1) Please tell us a bit about yourself, where you’re from and what you’re passionate about!
My name is Anthony Rosado and I am a Queer Afro-Puerto Rican born, bred, and living in Bushwick, Brooklyn. This neighborhood is my passion. It has been and still is my only connection to my Puerto Rican-ness. As a second generation Nuyorican, I spent my high school and college years accessing every resource possible in effort to learn my native language and cultural history. Following my graduation from Trinity College in Hartford, CT I moved back home to Bushwick. The careers I accessed post-college privileged me to afford to live in this rent-spiking neighborhood.
As I create and curate in my community, I engage with native domestic businesses, community organizations, and new arts collectives to bridge connections within our community. I have faith that through unity and solidarity we will be able to comprehend negative effects of gentrification, ideally working together to dismantle outcomes like the physical relocation of native residents, tax breaks for luxury homes, and the erasure of the hirstory of a culture that worked hard to culminate the Bushwick we communally inhabit.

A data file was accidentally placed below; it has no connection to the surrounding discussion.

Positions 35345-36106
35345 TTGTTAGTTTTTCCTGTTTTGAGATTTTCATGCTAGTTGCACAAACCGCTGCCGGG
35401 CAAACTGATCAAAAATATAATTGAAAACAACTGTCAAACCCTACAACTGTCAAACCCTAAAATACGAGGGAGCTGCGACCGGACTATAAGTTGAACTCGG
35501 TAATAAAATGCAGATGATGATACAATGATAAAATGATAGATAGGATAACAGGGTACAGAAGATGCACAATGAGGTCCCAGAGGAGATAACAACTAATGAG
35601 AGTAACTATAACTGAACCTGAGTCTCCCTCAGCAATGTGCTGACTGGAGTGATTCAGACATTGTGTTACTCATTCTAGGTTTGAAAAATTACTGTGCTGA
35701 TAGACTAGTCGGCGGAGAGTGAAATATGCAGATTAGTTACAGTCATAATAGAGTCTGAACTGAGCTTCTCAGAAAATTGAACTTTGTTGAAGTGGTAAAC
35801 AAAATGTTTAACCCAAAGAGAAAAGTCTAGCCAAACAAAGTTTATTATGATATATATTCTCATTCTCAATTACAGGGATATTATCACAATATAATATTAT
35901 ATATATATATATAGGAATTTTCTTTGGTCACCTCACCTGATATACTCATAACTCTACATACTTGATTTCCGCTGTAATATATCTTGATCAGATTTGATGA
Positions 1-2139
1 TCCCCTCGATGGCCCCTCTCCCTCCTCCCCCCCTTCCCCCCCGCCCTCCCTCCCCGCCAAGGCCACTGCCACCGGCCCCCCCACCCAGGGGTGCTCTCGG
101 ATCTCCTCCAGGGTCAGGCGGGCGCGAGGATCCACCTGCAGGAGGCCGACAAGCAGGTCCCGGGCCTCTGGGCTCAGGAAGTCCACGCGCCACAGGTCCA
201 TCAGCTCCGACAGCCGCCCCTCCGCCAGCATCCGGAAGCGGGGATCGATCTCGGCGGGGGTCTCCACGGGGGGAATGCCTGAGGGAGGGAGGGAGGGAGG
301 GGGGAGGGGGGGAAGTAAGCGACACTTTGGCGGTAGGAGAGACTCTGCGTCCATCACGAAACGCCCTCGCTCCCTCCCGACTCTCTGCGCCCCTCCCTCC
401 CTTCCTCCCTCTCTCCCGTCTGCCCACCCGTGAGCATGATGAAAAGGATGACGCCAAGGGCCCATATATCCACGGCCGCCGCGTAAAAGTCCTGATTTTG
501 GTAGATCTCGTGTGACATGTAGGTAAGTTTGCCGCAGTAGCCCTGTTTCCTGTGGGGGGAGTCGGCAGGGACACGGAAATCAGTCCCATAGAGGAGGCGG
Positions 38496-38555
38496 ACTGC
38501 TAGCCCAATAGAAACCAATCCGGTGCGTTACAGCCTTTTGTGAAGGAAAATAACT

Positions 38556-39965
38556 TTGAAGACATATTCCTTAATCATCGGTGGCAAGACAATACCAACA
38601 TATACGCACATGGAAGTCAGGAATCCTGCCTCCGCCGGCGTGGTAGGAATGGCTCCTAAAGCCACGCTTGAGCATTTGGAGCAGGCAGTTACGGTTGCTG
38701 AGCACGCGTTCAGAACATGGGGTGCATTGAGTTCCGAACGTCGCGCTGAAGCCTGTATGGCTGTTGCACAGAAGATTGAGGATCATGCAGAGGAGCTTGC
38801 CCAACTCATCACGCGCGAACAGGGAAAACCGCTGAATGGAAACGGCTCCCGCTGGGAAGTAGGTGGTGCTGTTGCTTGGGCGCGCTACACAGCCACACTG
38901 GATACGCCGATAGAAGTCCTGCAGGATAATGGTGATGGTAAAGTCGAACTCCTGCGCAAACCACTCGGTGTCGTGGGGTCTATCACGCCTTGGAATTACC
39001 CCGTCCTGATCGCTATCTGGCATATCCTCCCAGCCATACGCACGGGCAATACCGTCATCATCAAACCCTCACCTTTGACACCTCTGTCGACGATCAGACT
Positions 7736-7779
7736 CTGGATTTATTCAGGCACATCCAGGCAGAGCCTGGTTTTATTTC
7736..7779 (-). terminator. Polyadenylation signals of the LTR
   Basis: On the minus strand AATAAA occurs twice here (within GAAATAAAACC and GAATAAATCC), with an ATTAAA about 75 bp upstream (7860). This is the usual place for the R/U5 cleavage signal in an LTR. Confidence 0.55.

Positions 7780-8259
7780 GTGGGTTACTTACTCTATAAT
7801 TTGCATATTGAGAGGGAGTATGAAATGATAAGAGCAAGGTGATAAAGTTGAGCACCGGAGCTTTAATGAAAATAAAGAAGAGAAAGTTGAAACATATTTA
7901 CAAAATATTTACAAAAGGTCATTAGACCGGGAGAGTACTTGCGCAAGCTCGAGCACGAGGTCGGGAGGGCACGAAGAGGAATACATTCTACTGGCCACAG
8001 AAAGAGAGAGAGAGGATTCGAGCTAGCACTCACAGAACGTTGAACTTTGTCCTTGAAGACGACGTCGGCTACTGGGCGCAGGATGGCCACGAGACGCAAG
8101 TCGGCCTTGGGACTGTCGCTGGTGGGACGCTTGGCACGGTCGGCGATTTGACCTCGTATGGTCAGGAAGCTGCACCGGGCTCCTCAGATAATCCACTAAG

Most importantly, the passion driving my creative and curatorial forces are youth. Specifically, Bushwick youth. They are inherently the future and it is up to us to remind them of their value. Furbished streets, homes, and businesses in response to the presence of a white community within Bushwick will reduce feelings of value for youth who’ve lived in our community pre-furbishment. On top of the Eurocentric education we had to learn, Bushwick was for me (and I’m sure it is for native Bushwick youth today), and still is, the sanctuary that holds my connection to my Puerto Rican-ness.